SEGAS SAILING CLUB – A BRIEF HISTORY…
The club is situated at The Strand, Gillingham.
Originally, the site belonged to the South Eastern Gas Company who manufactured, stored and distributed coal gas throughout the South-East region. With the advent of natural gas, the coking plant became redundant and was demolished, the ground roughly levelled and left fallow. The storage and distribution facilities for natural gas remain. The Gas Company managed the gas supply for the whole country through regional centres and, as with many large employers at the time, each centre enjoyed subsidised sports facilities. With a production site adjacent to the river, this was an ideal place for sailing activities to be founded for employees. The club became known as the SEGAS Sailing Club which remains the name today.
The club was allowed to use the land to provide dinghy storage and a single-story stud wall clubhouse with showers and a lounge area was constructed. Fire destroyed the clubhouse in 1982, however, a two-storey brick clubhouse was built as a replacement and opened in 1985. This present facility comprises a galley, lounge and a small licensed bar with spectacular views of the river on the first floor, with male and female shower/toilet facilities on the ground floor.
Some years ago environmental legislation necessitated the removal of the contaminated topsoil to a depth of several feet. This was replaced, with vapour barriers topped with a sand and gravel mix and the whole area capped with high quality brick pavers. This forms the yard which we have today and is considered to be second-to-none of any club on the Medway.
In the mid ‘90s, the gas board was required to cut costs and the subsidies to sports clubs were terminated. Many of these clubs, ours included, formed private associations and membership extended to the general public. The land was leased back from the company and the clubs became responsible for paying the lease to the landlords and rates to the local council.
Over time, the gas industry has seen several re-organisations with subsequent parent company name changes and the term ‘gas company’ or ‘board’ has been used to cover all these changes. The simple facts are that the site is owned by the gas company and the club leases it from them.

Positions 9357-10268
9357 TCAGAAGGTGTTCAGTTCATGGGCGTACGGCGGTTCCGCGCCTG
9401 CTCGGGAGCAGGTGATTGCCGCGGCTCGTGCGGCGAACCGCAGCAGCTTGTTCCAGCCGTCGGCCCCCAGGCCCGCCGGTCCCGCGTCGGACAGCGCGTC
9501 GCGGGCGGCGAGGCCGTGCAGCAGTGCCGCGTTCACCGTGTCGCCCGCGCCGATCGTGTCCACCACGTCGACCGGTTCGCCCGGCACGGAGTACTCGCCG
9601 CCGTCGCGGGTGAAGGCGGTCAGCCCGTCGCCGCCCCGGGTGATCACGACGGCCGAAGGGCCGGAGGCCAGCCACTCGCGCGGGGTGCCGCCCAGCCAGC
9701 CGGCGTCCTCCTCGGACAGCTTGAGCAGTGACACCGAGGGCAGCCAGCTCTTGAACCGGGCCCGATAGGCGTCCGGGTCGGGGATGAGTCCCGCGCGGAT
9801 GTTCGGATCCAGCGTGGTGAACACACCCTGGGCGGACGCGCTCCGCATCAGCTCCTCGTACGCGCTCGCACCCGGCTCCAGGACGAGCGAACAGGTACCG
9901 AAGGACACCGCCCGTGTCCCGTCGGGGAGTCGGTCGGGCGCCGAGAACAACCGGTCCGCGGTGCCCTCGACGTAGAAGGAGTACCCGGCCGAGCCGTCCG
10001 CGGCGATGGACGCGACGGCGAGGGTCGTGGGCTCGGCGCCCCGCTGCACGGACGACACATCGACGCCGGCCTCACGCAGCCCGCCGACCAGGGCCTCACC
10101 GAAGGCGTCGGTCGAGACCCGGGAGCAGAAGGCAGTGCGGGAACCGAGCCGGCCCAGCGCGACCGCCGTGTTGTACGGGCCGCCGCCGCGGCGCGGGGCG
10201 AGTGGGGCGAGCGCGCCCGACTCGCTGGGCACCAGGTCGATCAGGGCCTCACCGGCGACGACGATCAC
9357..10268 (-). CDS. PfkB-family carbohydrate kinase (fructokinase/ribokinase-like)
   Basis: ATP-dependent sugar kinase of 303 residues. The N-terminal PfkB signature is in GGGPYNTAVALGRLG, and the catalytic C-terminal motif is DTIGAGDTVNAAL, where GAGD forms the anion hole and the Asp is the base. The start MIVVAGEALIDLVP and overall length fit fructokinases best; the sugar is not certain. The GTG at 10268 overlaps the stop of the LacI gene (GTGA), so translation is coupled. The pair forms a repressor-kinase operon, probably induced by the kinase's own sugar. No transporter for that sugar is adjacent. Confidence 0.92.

The club negotiated a new 10 year lease in 2017, which was signed in January 2018 .
Designed to unload coal barges years ago, the creek is sheet-piled and has been converted into a mooring facility with 26 berths, accessed by a number of steel ladders. Mooring poles and sliding rings allow craft to rise and fall with the tide without having to alter lines. These berths are fully occupied, much in demand and are allocated from a waiting list.
The creek dries at 3m height of tide and the boats lie in soft mud between tides. Tide height in the river ranges from 6.2m on high springs to 4.5m at lowest neaps. There is approx. 1m of water in the creek 1.5 – 2 hours either side of high water.
The Club mooring fee includes club lift-in at the start of the season and lift-out at the end of each season. The dates for these lifts are set by the club and no refund or credit is given for not taking a lift. Boats are lifted by a hired 50 tonne crane. Club-owned 10m slings and extenders are used which are examined and certificated for use for each lift – spreader beams are not used.
Boats are lifted from the creek side and stored in two rows on the paved area. Boats up to 5.5 tonnes must have wheeled steerable cradles so that craft can get pushed into the back row. These cradles must be constructed of ‘H’ or ‘L’ section beams. Box section steel must not be used as it cannot be adequately monitored for corrosion. Wheels must be at least 14 “ dia and have solid rubber or pneumatic tyres. Castors or steel wheels are not acceptable and one axle set must be steerable. These requirements are appropriate because all boats are pushed manually around the site. Wheeled cradles allow us to exploit the whole area of the site and accommodate more members.
Typically boats are stored 6 months ashore with 6 months afloat. However if a member wishes to be ashore for the whole year this can be accommodated without extra charge. Likewise if they wish to remain afloat for the whole year the same applies. At no time can a temporary structure be built in the yard to allow the construction or maintenance of a craft.
All boats must be fully insured and, as all help is given voluntarily, no member shall pursue another member for redress should damage or an accident occur. A mast lift can be arranged at lift-in or lift-out for a small additional cost. Other minor lifts, taking no more than 15 minutes of crane time will attract a similar charge. A key point is that all lifts are undertaken at owners risk and managed by volunteers. Members are able to take a private lift in their own time and at their own expense should they wish to do so. Any lift performed by a crane company needs to be fully insured and the crane should bring all the necessary slings to do the job as part of their contract. This should ensure full compliance with Health and Safety requirements and provides continuity of responsibility.